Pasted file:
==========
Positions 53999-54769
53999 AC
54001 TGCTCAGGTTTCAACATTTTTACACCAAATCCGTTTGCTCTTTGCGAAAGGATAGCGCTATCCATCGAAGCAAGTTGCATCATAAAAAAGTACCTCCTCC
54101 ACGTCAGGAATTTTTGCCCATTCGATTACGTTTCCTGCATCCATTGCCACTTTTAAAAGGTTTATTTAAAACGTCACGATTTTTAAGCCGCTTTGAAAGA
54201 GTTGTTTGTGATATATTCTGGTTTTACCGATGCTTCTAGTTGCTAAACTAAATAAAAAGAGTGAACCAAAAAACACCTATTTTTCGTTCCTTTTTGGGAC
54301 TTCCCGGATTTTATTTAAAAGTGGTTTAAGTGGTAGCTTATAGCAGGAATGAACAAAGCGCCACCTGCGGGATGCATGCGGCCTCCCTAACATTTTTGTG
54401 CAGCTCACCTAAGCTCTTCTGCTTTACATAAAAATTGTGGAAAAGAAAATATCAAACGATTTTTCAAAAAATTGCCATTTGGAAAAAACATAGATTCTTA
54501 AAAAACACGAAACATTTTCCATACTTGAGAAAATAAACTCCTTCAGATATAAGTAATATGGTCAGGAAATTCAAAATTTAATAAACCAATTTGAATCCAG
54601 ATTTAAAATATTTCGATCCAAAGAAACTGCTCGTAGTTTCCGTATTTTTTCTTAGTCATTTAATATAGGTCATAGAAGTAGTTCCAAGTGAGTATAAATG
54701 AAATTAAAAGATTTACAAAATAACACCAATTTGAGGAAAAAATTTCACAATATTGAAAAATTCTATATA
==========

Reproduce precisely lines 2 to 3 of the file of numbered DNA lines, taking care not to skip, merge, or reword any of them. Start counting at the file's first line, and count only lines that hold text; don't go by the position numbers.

53999 AC
54001 TGCTCAGGTTTCAACATTTTTACACCAAATCCGTTTGCTCTTTGCGAAAGGATAGCGCTATCCATCGAAGCAAGTTGCATCATAAAAAAGTACCTCCTCC